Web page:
Geoghegan, J., Wainger, L., and Bockstael, N. E. (1997). “Spatial Landscape Indices in a Hedonic Framework: An Ecological Economics Analysis Using GIS.” Ecological Economics 23(3), 251264.
Gordon, P., and Richardson, H. W. (1997). “Are Compact Cities a Desirable Planning Goal?Journal of the American Planning Association 63(1), 95106.
Gourieroux, C., and Jasiak, J. (2001). “Durations.” In Baltagi, B. H. (ed.), A Companion to Theoretical Economics (pp. 444465). Malden, MA: Blackwell Publishing.
Greene, W. (2000). Econometric Analysis, 4th edition. Upper Saddle River, NJ: Prentice-Hall.
Hirschhorn, J. (2000). Growing Pains: Quality of Life in the New Economy. Washington, DC: National Governors’ Association.
Irwin, E. G., and Bockstael, N. E. (2002a). “Interacting Agents, Spatial Externalities, and the Endogenous Evolution of Residential Land Use Pattern.” Journal of Economic Geography 2, 3154.
Irwin, E. G., and Bockstael, N. E. (2002b). “Managing Urban Sprawl: The Effects of Land Use Externalities.” Paper presented at the Lincoln Institute for Land Policy workshop on “Analysis of Urban Land Markets and the Impact of Market Regulation,” Cambridge, MA, July 10-12.
Katz, B., and Bradley, J. (1999, June). “Divided We Sprawl.” Atlantic Monthly 284(6), 2634.
Lacayo, R. (1999, March 22). “The Brawl Over SprawlTime Magazine 153(11), 4448.
Land Trust Alliance. (1999). “Voters Invest in Parks and Open Space: 1998 Referenda Results.” Land Trust Alliance, Washington, DC.
Land Trust Alliance. (2000). “Voters Invest in Parks and Open Space: 1999 Referenda Results.” Land Trust Alliance, Washington, DC.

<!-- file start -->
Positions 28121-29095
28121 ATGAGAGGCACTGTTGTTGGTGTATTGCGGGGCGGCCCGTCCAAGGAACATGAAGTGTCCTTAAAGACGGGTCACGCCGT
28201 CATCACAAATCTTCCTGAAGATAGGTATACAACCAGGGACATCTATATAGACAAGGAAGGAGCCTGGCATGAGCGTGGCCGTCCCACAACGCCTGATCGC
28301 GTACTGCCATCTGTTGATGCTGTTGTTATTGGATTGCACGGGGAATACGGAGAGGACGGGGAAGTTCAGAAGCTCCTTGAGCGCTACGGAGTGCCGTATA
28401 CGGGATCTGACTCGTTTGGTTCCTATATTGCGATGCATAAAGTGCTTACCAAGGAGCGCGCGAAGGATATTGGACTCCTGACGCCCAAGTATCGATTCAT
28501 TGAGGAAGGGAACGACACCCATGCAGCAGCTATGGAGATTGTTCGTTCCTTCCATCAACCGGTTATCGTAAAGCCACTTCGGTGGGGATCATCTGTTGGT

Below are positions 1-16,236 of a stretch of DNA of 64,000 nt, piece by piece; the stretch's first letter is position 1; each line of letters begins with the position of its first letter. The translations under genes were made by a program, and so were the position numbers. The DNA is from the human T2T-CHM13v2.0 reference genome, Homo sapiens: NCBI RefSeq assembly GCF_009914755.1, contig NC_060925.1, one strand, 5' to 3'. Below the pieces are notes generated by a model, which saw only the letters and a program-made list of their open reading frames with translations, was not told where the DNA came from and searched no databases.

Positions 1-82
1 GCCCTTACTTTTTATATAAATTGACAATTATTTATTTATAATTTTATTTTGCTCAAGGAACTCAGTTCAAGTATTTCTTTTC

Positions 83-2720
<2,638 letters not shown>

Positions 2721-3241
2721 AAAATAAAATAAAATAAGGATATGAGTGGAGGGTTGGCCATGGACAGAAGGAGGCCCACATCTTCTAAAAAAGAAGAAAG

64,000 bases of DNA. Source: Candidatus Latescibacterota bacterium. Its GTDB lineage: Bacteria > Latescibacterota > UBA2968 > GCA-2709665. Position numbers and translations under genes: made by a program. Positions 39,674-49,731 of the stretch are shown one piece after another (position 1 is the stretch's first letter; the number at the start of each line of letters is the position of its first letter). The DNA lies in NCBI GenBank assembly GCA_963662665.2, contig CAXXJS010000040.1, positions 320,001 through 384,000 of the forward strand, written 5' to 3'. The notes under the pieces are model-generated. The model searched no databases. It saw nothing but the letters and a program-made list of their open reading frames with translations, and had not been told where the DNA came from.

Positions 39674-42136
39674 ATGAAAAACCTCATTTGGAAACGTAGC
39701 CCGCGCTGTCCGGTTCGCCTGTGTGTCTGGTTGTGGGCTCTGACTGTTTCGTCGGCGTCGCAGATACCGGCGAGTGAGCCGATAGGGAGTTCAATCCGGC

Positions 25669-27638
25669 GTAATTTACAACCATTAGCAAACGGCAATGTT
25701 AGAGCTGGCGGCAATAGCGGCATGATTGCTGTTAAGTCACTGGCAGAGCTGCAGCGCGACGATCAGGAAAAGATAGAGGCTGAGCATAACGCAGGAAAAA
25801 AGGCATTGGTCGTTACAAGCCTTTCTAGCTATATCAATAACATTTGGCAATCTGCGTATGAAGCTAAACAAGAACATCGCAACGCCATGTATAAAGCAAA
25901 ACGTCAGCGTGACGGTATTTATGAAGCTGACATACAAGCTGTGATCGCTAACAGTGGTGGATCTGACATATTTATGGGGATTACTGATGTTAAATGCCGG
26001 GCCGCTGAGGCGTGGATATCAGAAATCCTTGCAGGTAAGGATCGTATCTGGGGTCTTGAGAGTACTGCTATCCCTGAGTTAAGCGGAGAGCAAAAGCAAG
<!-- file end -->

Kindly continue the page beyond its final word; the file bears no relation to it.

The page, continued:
Land Trust Alliance. (2001). “Voters Invest in Parks and Open Space: 2000 Referenda Results.” Land Trust Alliance, Washington, DC.
Landis, J. (1995). “Imagining Land Use Futures: Applying the California Urban Futures Model.” Journal of the American Planning Association 61, 438457.
Landis, J., and Zhang, M. (1998a). “The Second Generation of the California Urban Futures Model. Part 1: Model Logic and Theory.” Environment and Planning A 30, 657666.
Landis, J., and Zhang, M. (1998b). “The Second Generation of the California Urban Futures Model. Part 2: Specification and Calibration Results of the Land-Use Change Submodel.” Environment and Planning B 25, 795824.
Mitchell, J. G. (2001). “Urban Sprawl.” National Geographic 200(1), 4865.
Nelson, A. (1992). “Characterizing Exurbia.” Journal of Planning Literature 6(4), 350368.
Orfield, M. (1997). Metropolitics. Washington, DC: Brookings Institution and Lincoln Institute of Land Policy.
Pew Center for Civic Journalism. (2000). “Straight Talk from Americans—2000.” A national survey for the Pew Center for Civic Journalism conducted by Princeton Survey Research Associates. Washington, DC: Pew Center for Civic Journalism.
Rusk, D. (1999). Inside Game, Outside Game. Washington, DC: Brookings Institution.
Shaw, J. S., and Utt, R. D., eds. (2000). A Guide to Smart Growth: Shattering Myths, Providing Solutions. Washington, DC: Heritage Foundation.
Sierra Club. (2000). “Smart Choices or Sprawling Growth.” Sierra Club, Washington, DC.
State of Maryland, Department of Planning. MdProperty View. Statewide property map and parcel database. Baltimore, MD. Online. Available at http://www.mdp.state.md.us/data.mdview.htm.

Keywords

Related content

Powered by UNSILO

Modeling and Managing Urban Growth at the Rural-Urban Fringe: A Parcel-Level Model of Residential Land Use Change

  • Elena G. Irwin (a1), Kathleen P. Bell (a2) and Jacqueline Geoghegan (a3)

Metrics

Full text views

Total number of HTML views: 0
Total number of PDF views: 0 *
Loading metrics...

Abstract views

Total abstract views: 0 *
Loading metrics...

* Views captured on Cambridge Core between <date>. This data will be updated every 24 hours.

Usage data cannot currently be displayed.